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40 Years of Almac Cars

By Patrick Harlow


At one time the Hutt Valley could have been considered the Detroit of New Zealand starting with the arrival of General Motors in 1926, followed by Rover in 1932. Rover only lasted a little over a year. Four years later, Todd Motors and Ford had joined the fray building factories to assemble Ford, Chrysler, Dodge, Hillman, Humber and Sunbeam cars. Austin arrived in 1946 and eventually became New Zealand Motor Corp (NZMC). At one stage almost three-quarters of New Zealand’s automotive production was coming from the Hutt Valley. In the ‘60s and ‘70s, it was one of the few places in New Zealand that regularly had zero unemployment.

By 1990, after around 60 years of manufacturing in the Hutt Valley, it was all gone, with one notable exception, Almac Cars in Upper Hutt. Almac was in the business of building stunning automotive fibreglass bodies with a separate tubular steel chassis.

Unlike the fully built-up car industry, the kit car industry still had a few years to go before entering its twilight. It is a twilight that has, thanks to the hands of many enthusiasts, lingered on until today with a handful of companies still building kitset cars throughout New Zealand. Of these, Almac Cars, is the longest surviving, and one of the most successful. It may have never happened if Alex McDonald had not met and fallen in love with a young Kiwi primary teacher who went to work in England as part of her big OE.

Alex started work as an apprentice fitter and turner, graduating as a draughtsman for Vickers Armstrong in the UK. In the late ‘50s, the first boom period for kit-cars was in full swing. Thanks to the mainstreaming of fibreglass production several companies were selling unique fibreglass bodies designed to utilise parts from mass-produced cars such as the Ford 10 and Austin 7 to create lightweight sports cars. One of these was Jem Marsh who would later go on to found Marcos Cars. Initially, he had a business selling go-faster bits for Speedex cars and would eventually tentatively dip his toe into the kit car market with a pretty coupe called the ‘Speedex Sirocco’. What is interesting is that only 11 Sirocco kits were sold between 1960 and ’63; what is important is that one of these kits was bought by Alex McDonald for £90.

In those days, the kits were very crude by modern standards and to build it Alex had to teach himself how to fibreglass. Three years later, he was driving the Sirocco, powered by a Ford 100E side-valve engine, out on dates with his Kiwi girlfriend.  He drove it around for a couple of years before trading it for a TVR Grantura and then on to an MG Midget before he emigrated to New Zealand in 1967. He settled in Upper Hutt, working as a draughtsman for Dunlop.

In 1971, Alex decided to be his own boss and started a fibreglass business, Almac Reinforced Plastics, in Nicolaus Street, Upper Hutt. His timing could not have been better as the ‘70s was a boom period for fibreglass products, with even architects using it to enhance buildings. Everything was being made using fibreglass, from garden furniture to building ornaments. Almac procured a contract to repair the doors on the Wellington commuter trains. Other contracts involved making props for both movie and TV, including Lord of the Rings and Avatar, truck wind deflectors and playground equipment. With business going well and a bit of cash in hand, Alex decided to go back to his love of cars. It was time to create his own Almac car.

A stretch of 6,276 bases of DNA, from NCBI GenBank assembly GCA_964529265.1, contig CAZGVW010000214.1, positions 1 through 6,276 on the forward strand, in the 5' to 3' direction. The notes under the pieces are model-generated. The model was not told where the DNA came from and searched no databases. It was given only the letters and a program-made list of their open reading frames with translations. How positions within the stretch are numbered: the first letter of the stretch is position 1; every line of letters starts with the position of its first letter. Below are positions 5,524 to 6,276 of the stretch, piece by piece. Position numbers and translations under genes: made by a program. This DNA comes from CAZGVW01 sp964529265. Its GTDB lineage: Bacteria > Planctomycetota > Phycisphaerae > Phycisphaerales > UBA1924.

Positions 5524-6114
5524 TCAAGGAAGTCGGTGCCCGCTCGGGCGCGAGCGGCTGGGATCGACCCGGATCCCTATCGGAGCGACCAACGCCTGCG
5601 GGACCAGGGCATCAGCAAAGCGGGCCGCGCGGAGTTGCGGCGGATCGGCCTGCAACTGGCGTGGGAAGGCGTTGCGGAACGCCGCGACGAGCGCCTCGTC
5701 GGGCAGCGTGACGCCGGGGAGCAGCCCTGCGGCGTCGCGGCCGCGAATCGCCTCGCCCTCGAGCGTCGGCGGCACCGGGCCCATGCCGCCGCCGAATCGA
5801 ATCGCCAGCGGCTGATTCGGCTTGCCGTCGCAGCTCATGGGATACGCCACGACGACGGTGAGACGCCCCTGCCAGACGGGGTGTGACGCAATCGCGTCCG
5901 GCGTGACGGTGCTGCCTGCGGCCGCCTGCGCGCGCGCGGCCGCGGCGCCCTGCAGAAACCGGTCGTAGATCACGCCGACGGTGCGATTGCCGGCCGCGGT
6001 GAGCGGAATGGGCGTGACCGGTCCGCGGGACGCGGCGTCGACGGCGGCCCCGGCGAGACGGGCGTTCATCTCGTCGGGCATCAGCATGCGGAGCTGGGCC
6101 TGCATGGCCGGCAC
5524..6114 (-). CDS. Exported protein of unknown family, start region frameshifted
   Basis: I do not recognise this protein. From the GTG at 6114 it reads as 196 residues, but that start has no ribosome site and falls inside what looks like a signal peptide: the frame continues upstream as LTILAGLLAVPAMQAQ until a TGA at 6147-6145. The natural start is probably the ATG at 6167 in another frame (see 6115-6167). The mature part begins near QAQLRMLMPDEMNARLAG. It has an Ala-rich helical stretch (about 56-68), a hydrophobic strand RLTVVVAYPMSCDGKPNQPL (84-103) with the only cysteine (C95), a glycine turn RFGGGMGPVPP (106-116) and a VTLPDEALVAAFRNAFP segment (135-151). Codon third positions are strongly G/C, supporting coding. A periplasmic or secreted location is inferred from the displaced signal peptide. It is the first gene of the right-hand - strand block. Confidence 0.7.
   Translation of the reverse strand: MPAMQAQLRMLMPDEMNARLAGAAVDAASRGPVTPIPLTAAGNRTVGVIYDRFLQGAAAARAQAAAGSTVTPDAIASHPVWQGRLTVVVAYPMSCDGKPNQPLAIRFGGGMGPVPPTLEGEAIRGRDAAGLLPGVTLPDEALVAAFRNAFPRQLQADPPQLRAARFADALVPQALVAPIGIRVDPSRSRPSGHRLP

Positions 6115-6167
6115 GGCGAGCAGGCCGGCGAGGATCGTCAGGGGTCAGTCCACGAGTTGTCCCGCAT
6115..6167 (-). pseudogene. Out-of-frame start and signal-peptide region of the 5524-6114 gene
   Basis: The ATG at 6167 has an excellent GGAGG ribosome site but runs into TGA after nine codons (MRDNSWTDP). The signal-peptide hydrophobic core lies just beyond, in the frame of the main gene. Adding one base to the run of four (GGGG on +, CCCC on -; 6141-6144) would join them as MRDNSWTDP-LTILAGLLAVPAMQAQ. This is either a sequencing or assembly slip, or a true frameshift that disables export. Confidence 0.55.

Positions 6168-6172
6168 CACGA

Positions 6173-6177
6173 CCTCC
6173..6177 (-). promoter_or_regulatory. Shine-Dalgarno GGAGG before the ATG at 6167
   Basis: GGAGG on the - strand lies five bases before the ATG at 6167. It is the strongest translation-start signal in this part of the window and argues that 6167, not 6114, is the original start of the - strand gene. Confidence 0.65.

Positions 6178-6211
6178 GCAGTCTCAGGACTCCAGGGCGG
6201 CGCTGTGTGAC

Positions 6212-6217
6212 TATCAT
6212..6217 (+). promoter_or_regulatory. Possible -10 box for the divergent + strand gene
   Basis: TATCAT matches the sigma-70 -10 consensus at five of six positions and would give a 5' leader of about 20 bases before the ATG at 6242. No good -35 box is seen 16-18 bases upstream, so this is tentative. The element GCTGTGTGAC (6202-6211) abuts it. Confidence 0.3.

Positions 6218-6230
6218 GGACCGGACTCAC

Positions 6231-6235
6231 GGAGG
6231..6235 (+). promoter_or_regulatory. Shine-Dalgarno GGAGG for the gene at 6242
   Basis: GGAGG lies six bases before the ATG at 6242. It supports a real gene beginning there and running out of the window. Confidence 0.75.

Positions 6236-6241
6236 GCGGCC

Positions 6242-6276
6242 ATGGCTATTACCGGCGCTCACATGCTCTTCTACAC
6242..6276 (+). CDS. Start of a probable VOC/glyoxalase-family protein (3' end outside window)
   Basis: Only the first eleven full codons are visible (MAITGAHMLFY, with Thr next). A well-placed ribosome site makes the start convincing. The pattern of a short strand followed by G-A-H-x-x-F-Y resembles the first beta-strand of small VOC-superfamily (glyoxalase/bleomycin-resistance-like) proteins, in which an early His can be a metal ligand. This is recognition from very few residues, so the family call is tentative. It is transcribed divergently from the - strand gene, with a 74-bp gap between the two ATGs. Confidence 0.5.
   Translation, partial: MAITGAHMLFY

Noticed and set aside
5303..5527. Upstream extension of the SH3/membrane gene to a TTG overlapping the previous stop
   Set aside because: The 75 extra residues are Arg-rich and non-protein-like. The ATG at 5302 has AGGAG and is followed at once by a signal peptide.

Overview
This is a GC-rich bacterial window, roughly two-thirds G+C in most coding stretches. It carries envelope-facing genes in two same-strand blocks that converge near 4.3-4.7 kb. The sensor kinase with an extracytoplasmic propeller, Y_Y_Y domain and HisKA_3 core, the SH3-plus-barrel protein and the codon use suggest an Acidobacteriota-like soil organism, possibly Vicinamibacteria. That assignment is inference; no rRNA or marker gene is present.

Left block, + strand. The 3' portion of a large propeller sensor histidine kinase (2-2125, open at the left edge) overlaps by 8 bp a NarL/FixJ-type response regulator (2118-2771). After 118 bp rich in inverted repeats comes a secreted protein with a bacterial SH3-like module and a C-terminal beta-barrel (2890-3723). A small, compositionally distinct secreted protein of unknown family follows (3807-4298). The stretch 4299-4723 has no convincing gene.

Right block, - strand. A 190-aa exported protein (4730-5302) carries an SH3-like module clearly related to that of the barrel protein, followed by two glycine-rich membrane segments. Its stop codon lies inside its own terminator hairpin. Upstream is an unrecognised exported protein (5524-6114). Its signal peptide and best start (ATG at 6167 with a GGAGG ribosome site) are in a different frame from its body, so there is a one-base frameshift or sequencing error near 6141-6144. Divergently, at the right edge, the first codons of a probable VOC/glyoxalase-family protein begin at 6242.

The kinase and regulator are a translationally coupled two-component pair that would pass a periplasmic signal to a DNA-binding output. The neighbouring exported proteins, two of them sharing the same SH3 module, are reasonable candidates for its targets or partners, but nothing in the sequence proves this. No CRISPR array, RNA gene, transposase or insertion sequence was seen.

His first attempt was a Mini-based sports car, but it never got past the mock-up stage. This was the era of the Beach Buggy and, inspired by the popularity of the VW, for his second attempt, he decided to use a VW chassis. Simply called the ‘Yellow Car’, it was a wedge-shaped coupe, which was the popular style at the time, shared by cars such as TVR and the Lotus Esprit. Sadly, the Yellow Car was never finished, as, by the end of the ‘70s, the world had moved away from the VW-based kits. The beach buggy craze was on the wane, and, although Alex did not know it the Cobra craze was about to start.

For a first-time build, it is easier to learn from something that already exists than it is to blaze a new trail with something untried and unproven. So, Alex decided to set his dream of creating a unique Almac car aside for a short time and started work on a car that would be sold in kitset form as a close facsimile of the AC 427 semi-competition Cobra. His first attempt at building the car started with the modification of a fibreglass body he had bought at auction. However, it quickly became apparent that it would be much easier to start from scratch.

In 1981 there was not much information in books or magazines about the Cobra. Airfix was producing a plastic 1/24 scale model Cobra at the time. This model along with some profile drawings found in a modelling magazine became the basis for the buck. Working as time permitted Alex spent the next couple of years building the buck out of foam and plywood. It was while the buck was taking shape that Alex met Grahame Berry of Graham Berry Race Cars.